Just out of boredom at work, how come there are no satellite photos of the Land Rover left on the moon during the Apollo missions? If I can see my own house on Google Map, I would assume they could get images of the rover.
Well you'd be wrong. The only way to image the moon as well as google earth sees the Earth is to send an imaging sat with very high resoulution to the moon and that hasn't happened yet. However with the VSE you migh not have to wait too long for that Moon imaging sat.
Lunar orbits that low degrade pretty quickly (hours to days) due to masscons, they also require more energy to get into and to change plane if that is required. You have to reach a balance between altitude and propellant requirements to establish and maintain that orbit.
<font color="yellow">So does this mean that it isn't possible at this time, or that we could probably do it but for some reason there is no interest behind it?</font><br /><br />Probably both. We don't currently have the capabiltiy of putting a reconnaissance satellite into lunar orbit. Nor do we have any pressing need to image the rovers. Odds are they are still there. NASA didn't even equip them with theft-deterrent devices. Not even The Club(TM).<br /><br />NASA does have a project in the works known as Lunar Reconnaissance Orbiter. It's modelled after MRO, which was just launched in August. It may have the resolution necessary to image the rovers.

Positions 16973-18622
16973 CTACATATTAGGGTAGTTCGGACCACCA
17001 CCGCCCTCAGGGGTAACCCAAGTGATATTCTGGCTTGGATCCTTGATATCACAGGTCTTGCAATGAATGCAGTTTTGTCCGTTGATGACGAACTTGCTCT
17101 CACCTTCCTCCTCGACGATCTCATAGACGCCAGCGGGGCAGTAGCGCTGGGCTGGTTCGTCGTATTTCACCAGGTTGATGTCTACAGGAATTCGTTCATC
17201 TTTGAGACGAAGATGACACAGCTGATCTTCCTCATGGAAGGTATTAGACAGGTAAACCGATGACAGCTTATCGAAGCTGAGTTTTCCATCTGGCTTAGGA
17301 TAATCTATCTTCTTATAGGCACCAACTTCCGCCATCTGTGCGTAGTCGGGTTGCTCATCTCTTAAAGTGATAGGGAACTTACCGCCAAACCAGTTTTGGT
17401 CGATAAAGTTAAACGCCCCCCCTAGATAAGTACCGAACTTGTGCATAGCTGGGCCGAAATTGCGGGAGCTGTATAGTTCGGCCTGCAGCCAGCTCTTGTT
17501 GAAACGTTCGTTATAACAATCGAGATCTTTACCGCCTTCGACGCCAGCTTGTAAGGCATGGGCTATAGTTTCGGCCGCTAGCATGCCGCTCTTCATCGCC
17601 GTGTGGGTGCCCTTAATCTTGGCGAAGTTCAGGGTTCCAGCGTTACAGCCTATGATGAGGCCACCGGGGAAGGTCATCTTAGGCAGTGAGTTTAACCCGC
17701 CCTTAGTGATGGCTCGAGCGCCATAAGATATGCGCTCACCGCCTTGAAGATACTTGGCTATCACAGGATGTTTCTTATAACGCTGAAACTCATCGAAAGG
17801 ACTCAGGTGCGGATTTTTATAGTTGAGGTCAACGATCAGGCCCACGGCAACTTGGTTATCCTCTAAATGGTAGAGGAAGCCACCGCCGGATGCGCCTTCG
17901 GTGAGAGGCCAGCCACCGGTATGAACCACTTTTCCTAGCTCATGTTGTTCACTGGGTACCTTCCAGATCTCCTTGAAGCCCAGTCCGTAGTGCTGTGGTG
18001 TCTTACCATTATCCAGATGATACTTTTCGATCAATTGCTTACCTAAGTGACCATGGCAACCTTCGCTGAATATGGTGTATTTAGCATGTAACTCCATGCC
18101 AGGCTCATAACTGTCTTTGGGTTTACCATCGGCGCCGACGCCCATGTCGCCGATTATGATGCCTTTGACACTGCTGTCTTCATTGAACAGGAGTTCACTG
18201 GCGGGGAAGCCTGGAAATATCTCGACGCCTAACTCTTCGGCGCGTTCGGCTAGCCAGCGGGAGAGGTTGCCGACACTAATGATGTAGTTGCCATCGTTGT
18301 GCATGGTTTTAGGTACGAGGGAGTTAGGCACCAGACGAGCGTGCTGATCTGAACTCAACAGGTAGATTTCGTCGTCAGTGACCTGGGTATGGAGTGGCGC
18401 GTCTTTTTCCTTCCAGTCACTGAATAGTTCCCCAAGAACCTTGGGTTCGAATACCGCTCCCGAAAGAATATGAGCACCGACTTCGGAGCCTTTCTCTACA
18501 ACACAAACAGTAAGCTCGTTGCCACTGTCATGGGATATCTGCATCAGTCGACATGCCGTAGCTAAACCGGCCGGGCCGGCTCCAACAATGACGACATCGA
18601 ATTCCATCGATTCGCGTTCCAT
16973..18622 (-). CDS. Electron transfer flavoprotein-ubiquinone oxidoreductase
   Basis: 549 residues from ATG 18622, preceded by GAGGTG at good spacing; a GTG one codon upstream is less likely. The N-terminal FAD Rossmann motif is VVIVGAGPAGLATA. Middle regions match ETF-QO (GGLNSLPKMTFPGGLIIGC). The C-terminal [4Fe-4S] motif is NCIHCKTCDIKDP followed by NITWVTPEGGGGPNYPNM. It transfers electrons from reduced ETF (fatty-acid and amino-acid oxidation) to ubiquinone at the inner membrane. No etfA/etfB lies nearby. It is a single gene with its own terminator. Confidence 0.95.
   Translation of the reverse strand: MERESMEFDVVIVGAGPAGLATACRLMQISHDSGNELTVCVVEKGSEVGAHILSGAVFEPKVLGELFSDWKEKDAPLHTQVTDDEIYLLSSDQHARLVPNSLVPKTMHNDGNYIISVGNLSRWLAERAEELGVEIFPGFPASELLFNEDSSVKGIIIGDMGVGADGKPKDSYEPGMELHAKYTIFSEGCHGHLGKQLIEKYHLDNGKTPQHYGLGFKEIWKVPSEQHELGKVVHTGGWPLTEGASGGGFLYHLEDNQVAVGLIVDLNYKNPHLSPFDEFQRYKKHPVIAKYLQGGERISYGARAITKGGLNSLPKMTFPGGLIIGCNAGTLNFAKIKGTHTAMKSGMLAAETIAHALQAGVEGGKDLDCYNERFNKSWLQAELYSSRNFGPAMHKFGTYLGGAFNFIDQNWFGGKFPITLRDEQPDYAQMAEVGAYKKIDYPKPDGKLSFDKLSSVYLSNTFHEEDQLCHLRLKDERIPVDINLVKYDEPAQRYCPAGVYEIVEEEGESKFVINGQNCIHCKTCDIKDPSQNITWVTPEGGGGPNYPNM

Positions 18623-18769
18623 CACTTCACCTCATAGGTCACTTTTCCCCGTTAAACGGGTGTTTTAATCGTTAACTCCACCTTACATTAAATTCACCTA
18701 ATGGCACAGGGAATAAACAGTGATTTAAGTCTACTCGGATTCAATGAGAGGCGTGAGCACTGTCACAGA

Global multispectral and hyperspectral data, plus X-ray neutron and gamma ray mapping is much more important than very high resolution and probably panchromatic images of limited sites. Hence the emphasis on such data sets by recent and most future missions.<br /><br />Jon <div class="Discussion_UserSignature"> <p><em>Whether we become a multi-planet species with unlimited horizons, or are forever confined to Earth will be decided in the twenty-first century amid the vast plains, rugged canyons and lofty mountains of Mars</em> Arthur Clarke</p> </div>
Transorbital had planned to launch a commercial mission (Trailblazer) to the moon. This mission had US government approval and the orbiter would have had the resolution necessary to imagine the lunar landers.<br /><br />However, all is quiet on their front and the website remains un-updated. One can only assume that, like most, they ran out of funds (but I'm sure conspiracy theorists will have a different hypothesis <img src="/images/icons/tongue.gif" />).
The Apollo 16 crew, in 1972, photographed the crater made by Ranger 9 in 1965. I have no info on the camera, but IIRC, the crater was around 50 feet across.<br /><br />Also, Lunar Orbiter 3 photographed the elongated shadow (it was near local sunrise or sunset) of Surveyor 1 in 1967. The camera had a ~600mm telephoto lens, and the altitude of the craft was most likely greater than 50 km.<br /><br /> <div class="Discussion_UserSignature"> <p><font color="#ff0000"><strong>TPTB went to Dallas and all I got was Plucked !!</strong></font></p><p><font color="#339966"><strong>So many people, so few recipes !!</strong></font></p><p><font color="#0000ff"><strong>Let's clean up this stinkhole !!</strong></font> </p> </div>